I really liked it when Bentley kept on changing his age because it was quite funny how he could just change ages so quickly. The story made you want to read on and I found it hard to put down. I really liked how the story linked together towards the end. I also really liked the 'Greylians' because they kept on changing and making you think they were nice, and their name is really exciting and peculiar.

I think this book should be for older children - 11 years and up because it did have some fairly rude words. It was a book that is definitely worth reading and I can't wait to see if there is another book in the series.

Alia: One stormy night I was alone at home and I was bored out of my mind. As I walked into the dining room I saw a book lying on the table. I picked it up and went to my room. I sat down and started to read... And WOW! That book was GOOD! I'm telling you, you will want to get that book (or borrow or take or steal) and sit down and read it... and you won't want to stop until you have finished it.

It's about a girl called Kimi and it follows her through a big storm, through a cloud of crows, through quite a few twirlies, through a room with flying clowns, and then, oh, right back to the storm.

So I assure you, you will love this book. If you are 12 or 120 it doesn't really matter. (Although it's probably not much use to you if you're dead. Though I guess it's worth trying.)

Caitlin: Kimi’s Secret is a very exciting and interesting book that is full of mystery. It can be quite difficult to understand the first part of the book until you have read the end. Although there are some strange names that can be quite hard to read, it is a perfect book to excite you. It is definitely a page turner and hooks you on the story line. Throughout the whole story strange things happen, you feel like you can’t stop reading until you find out why or what it is, and at some parts of the book you have to flick back or remember what happened earlier in the story to understand what’s happening now. Even though this book is aimed at children between 10 and 15 years, it is a good read for all ages above ten, providing you like sci- fi and/or fantasy books.

Kimi is a very mysterious girl who is very wary, and conscious about the people and places around her. Her Tulpa, Bentley, is also very mysterious as he can change age and doesn’t give much away easily. But to find out what a Tulpa is and who Bentley and Kimi are then read the book!

This is a very good book because it draws you in right from the start and keeps you hooked throughout it! It is one of the best books I have read and strongly recommend it. If you like adventure and mystery then this book is definitely for you!

You'll enjoy this if you liked: Alice in Wonderland, Harry Potter, Lemony Snicket

Avoid if you dislike: Gross stuff, fantastical creatures and aliens

Ideal accompaniments
: Pommy juice and roasted dodo (or birthday cake - just clean your teeth afterwards or the Famoose will get you).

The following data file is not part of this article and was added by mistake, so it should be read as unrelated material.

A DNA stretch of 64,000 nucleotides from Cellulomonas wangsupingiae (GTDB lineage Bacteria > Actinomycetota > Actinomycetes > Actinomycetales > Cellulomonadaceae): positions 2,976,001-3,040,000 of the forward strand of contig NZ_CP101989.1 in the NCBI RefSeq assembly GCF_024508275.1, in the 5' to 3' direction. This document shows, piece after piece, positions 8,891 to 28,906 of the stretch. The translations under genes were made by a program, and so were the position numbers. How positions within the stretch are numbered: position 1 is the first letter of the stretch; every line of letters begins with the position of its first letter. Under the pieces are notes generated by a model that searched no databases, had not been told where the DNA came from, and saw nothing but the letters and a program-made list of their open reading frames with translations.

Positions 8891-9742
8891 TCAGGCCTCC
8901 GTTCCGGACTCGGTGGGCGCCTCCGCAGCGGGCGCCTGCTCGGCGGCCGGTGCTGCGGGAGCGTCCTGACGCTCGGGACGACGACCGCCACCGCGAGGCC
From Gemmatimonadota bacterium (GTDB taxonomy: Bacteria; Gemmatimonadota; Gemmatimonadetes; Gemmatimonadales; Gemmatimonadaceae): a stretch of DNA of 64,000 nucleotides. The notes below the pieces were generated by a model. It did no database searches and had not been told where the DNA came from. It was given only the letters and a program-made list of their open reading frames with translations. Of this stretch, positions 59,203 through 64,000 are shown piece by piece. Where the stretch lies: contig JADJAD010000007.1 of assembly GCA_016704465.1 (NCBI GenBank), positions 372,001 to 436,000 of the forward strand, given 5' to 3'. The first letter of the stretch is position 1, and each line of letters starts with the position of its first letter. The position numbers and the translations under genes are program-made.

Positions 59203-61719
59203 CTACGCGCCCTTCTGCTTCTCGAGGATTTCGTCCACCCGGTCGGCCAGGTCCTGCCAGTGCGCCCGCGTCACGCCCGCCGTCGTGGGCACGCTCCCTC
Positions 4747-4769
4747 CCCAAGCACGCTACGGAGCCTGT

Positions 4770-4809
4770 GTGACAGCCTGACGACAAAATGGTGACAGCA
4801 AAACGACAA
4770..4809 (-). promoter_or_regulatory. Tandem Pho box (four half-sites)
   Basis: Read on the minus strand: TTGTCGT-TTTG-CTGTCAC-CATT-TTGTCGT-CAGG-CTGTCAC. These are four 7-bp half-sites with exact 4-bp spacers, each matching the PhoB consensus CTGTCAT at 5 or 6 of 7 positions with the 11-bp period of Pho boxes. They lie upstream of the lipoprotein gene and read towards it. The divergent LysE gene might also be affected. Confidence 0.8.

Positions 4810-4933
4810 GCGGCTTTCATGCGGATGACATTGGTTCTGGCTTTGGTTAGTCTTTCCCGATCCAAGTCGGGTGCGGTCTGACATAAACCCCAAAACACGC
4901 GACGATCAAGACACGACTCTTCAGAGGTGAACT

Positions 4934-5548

Genre: YA, children's, fantasy

Life After Life by Kate Atkinson

Reviewer: Gillian Hamer, author of The Charter (

What we thought: Wow. I am a huge fan of Atkinson’s crime novels but have never read any of her early literary work, so thought this would be a real treat. And I wasn’t wrong. I’m always impressed by genre writers who push boundaries and are brave enough to try new things. Atkinson has certainly written a challenging book that keeps your attention every step of the way as the story unfolds, rewinds, unfolds, rewinds on a constant loop.

I like how the originality of structure shows how the author holds all of the power, in some ways this is as much a lesson about writing and literary skill as On Writing by Stephen King.

The central character, Ursula Todd, is reborn many times over. The book opens with the assassination of Hitler, when Ursula decides to shoot the tyrant in 1930 after befriending his girlfriend, Eva Braun. As his SS men pull out their guns, darkness fades, and we return to Ursula’s birth in 1910. This time the baby is a still-birth, the doctor is unable to revive her, darkness falls. And the story begins again. Each birth followed by a slightly different life-path, tweaked and manipulated along the way by Eva, although she seems confused and unaware of why she makes these decisions that alter the track of her life.

I’ll be honest that this wasn’t an easy read, keeping a constant check on dates was mandatory to understand where you stood in the story. Re-reading two or more versions of a characters life story took a depth of understanding in the author’s intentions. But there was something both compelling and satisfying about the novel, not to mention the sheer grace and beauty of the writing itself, which in its succinct style gave you such rich detail.

I did question the only tangible reference to the repetition of Ursula’s life, the blackouts and sense of deja-vu the author introduced in later versions. I wondered why the girl had no real memory of events like the Blitz or the Hitler assassination and this was the only time I felt pulled from the story and not totally convinced by the plot.

But fans of literary fiction will adore the writing and I would have no hesitation in recommending the novel.

You’ll enjoy this if you like: Sarah Waters, Donna Tart.

Avoid if you don’t like: Reincarnation and manipulation of the reader.

Ideal accompaniments: Dry white Chablis with crackers and Brie.

Genre: Literary Fiction.